I agree with Senior Minister of State for Law and Education Indranee Rajah that our vocational institutes and polytechnics need to develop a structured curriculum that includes apprenticeships lasting between six months and a year (“Longer stints in industry likely for ITE, poly students”; April 13).
Singapore may face a labour crunch in its technology- and knowledge-based industries in the future.
Employers should reduce their dependence on foreign-trained professionals, managers, executives and technicians.
If our economy is to grow and continue to be competitive, the country must invest in time-tested apprenticeships to produce our own skilled workforce.
The German concept requires students who have chosen vocational training to work as apprentices while being schooled. We should emulate this model as it minimises training waste.
The Applied Study in Polytechnics and ITE Review (Aspire) committee ought to consider fresh approaches to vocation-oriented pedagogy that would lead to meaningful employment in various industries. Perhaps it could recommend an extension of course durations by three to six months if necessary.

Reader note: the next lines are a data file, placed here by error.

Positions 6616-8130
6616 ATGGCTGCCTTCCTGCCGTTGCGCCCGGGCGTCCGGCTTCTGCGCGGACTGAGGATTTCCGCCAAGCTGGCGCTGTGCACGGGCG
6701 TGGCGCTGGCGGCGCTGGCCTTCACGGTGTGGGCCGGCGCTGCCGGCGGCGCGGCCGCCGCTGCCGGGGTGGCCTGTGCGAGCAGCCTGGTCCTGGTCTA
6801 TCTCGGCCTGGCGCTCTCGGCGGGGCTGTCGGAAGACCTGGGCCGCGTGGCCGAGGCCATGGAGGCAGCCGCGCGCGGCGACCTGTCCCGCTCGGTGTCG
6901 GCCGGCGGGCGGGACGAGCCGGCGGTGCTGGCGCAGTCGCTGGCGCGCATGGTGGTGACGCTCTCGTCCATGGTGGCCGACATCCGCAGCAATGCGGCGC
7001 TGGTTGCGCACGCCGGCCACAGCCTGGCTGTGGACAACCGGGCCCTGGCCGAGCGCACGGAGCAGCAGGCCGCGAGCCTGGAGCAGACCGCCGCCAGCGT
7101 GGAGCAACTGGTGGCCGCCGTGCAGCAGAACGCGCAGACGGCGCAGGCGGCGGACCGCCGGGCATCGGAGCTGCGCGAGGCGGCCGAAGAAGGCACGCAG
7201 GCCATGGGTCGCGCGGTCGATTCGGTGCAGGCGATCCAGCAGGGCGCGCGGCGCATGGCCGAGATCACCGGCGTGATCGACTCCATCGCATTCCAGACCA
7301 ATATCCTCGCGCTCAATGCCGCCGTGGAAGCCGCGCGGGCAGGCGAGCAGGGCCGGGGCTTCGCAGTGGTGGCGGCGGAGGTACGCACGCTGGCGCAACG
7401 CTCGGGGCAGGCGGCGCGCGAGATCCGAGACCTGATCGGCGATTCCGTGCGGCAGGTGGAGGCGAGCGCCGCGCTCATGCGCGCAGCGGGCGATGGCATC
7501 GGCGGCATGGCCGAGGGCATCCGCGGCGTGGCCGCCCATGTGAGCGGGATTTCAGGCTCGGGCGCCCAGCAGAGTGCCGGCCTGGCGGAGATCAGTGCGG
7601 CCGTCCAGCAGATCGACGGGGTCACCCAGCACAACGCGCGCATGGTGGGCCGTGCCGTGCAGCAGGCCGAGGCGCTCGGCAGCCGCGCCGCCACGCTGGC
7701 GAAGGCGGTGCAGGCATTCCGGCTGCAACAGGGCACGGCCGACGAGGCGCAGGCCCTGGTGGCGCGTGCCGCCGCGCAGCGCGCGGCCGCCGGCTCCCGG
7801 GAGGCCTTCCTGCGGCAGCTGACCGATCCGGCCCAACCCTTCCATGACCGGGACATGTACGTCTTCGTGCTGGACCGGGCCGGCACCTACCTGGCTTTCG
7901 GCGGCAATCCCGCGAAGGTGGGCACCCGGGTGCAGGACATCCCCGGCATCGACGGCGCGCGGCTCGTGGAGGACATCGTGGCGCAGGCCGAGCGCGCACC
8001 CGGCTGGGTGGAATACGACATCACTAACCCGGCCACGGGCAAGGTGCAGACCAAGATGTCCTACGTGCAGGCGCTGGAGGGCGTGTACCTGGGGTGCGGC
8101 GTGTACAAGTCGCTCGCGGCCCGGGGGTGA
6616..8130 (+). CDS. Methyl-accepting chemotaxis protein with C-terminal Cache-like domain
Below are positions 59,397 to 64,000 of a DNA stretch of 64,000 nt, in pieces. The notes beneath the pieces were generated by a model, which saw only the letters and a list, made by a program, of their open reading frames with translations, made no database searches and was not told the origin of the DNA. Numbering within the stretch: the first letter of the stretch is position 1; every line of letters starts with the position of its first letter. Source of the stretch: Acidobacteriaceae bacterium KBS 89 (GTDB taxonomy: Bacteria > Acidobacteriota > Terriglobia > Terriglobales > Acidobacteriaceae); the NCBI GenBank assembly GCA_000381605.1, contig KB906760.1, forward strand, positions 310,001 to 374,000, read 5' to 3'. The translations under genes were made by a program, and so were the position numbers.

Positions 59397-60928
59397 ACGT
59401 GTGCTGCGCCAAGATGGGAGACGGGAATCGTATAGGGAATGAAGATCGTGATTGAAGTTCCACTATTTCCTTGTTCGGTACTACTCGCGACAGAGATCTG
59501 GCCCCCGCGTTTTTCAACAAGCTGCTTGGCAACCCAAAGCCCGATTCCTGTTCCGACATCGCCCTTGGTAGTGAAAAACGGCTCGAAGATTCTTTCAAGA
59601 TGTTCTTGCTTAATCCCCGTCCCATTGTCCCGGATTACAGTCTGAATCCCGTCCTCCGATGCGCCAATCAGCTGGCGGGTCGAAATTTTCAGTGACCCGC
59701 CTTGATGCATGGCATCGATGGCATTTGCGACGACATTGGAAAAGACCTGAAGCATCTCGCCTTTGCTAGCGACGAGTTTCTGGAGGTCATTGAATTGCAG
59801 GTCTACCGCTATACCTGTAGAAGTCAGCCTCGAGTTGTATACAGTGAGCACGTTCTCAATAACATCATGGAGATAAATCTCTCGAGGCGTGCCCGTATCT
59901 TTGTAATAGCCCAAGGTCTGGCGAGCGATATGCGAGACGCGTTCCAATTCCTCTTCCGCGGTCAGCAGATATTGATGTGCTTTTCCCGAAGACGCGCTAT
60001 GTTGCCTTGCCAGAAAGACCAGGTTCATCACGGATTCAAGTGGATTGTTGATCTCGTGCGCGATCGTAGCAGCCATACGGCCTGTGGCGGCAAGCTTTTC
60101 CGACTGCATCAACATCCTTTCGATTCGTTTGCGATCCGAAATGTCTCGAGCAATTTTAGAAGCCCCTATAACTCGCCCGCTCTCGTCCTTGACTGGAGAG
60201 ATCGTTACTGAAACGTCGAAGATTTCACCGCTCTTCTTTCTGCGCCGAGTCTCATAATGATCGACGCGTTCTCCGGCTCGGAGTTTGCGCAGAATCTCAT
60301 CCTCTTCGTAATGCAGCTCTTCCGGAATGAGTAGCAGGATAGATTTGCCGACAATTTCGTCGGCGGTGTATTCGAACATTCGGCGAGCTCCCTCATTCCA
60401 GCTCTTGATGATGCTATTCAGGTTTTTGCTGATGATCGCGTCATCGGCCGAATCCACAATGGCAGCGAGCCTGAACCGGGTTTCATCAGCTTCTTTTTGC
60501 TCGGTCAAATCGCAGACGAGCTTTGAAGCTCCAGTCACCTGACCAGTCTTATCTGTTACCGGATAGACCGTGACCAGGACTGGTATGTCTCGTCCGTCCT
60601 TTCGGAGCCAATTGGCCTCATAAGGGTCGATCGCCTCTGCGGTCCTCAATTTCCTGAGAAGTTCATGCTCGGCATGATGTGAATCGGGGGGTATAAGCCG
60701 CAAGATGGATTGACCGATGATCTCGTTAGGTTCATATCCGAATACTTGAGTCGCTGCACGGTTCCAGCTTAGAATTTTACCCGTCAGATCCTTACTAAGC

Intensive on-the-job training not only imparts practical skills but also imbues apprentices with the rudiments of human relations, administration and management in the real working world.
An eight-week work attachment is not enough for a student to learn the ropes. A longer-term arrangement may also encourage bosses to offer candidates jobs after graduation.
The Government and businesses must share the cost of trainee allowances equally, because developing our own skilled workforce is crucial for economic competitiveness.
Letter from Paul Chan Poh Hoi
This article was published on April 24 in The Straits Times.
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